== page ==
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Thom Pain (based on nothing)

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I don't know very much about this play and that's okay since sometimes it's nice to be surprised. I bought the ticket because I like Michael C. Hall in anything he does. His Hedwig and the Angry Inch really blew me away a while back. I never knew he could sing especially in such a demanding and unconventional part.

This is a one man which should be interesting. Seeing it this Saturday. Maybe a review will follow.




Thom Pain (based on nothing) by Will Eno at Signature Theatre

Will Eno is a Lucille Lortel and Obie Award-winner and the first writer to complete the Residency 5 program. His previous plays at Signature include Title and Deed in 2012, The Open House in 2014, and Wakey, Wakey in 2017. His internationally heralded play Thom Pain (based on nothing) was a finalist for the 2005 Pulitzer Prize and has been translated into more than a dozen languages.


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I saw the Sunday matinee. A quick 60+ minutes. A one man monologue, and as the title says is "based on nothing." Seriously, it's a rambling state of consciousness dialogue that for the most part is forgettable. I will say I enjoyed Michael C. Hall and thought he was very good.

What I didn't get was the shambles the theater is in. I wasn't sure if it was deliberately done for this production or the theater is under a state of renovation. Odd.

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I was impressed with Michael C Hall’s ability to memorize all that dialogue. Although since it didn’t make that much sense to me he could have been ad-libbing. Nevertheless he’s a charming, attractive and talented actor. Maybe this is a case for “he could be reading the phone book”. Still a lot of it was funny and he did wander through the audience to bring a “volunteer” up to the stage which was fun and scary. He eventually did bring a man up onstage and mostly ignored him after that. I enjoyed the show but couldn’t tell you what it was about even after reading an explanation online later. As for the theater it certainly did appear to be a real renovation. If not the set designer should win a Tony. Well, maybe not.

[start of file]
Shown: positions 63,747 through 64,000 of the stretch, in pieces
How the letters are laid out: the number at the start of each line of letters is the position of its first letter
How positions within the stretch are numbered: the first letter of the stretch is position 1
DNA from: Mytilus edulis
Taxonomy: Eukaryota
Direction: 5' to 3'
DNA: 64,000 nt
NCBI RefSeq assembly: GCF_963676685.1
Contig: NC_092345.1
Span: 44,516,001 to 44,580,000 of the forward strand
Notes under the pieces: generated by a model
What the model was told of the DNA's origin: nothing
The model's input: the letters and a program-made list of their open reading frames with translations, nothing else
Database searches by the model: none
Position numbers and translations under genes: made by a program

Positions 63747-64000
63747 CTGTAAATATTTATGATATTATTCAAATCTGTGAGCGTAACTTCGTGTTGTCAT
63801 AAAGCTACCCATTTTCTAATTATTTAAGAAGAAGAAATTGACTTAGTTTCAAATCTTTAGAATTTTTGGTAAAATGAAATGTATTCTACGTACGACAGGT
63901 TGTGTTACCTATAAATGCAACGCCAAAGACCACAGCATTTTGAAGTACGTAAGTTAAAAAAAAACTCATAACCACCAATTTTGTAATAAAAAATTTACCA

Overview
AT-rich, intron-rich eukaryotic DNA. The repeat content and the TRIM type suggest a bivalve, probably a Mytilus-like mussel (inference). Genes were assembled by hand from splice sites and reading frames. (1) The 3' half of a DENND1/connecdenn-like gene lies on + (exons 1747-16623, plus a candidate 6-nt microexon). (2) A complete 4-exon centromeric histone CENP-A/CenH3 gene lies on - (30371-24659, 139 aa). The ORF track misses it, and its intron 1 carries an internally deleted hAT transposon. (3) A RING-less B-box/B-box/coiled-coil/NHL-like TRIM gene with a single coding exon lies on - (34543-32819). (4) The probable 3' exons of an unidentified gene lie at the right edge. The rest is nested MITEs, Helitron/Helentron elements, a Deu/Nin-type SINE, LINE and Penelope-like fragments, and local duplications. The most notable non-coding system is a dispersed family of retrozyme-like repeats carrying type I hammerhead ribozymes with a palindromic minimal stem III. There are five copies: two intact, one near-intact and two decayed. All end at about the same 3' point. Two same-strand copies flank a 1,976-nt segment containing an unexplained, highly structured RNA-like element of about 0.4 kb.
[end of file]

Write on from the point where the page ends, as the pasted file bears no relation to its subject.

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I agree with Foxy, an actors ability to memorize and pull off a 7o minute monologue seamlessly and almost effortlessly is to be admired.

I pulled the NYTimes review, and surprisingly, the construction is a set design!


Review: Michael C. Hall Probes the Despair of ‘Thom Pain’




By Ben Brantley


The dark and sulfurous chamber of Thom Pain’s mind has been unsealed for public inspection again. Audiences already familiar with Will Eno’s “Thom Pain (based on nothing),” which has been revived by the Signature Theater, may find this Stygian space roomier and less oppressive than they remembered.


Oliver Butler’s new production, which opened on Sunday night, lets some fresh air and even a sliver of sunlight into the nocturnal depths of its title (and only) character’s imagination. And with a handsome, self-assured Michael C. Hall in the role of Pain (a last name that shrieks volumes), he appears as less of a lost cause than he once did.


But while I’m usually grateful for glints of optimism in these cynical times, I can’t honestly say that this transformation is for the good. When I first saw “Thom Pain” at the tiny Soho Theater in London in 2004, its masochistic bleakness lingered on my skin afterward like a toxic slime.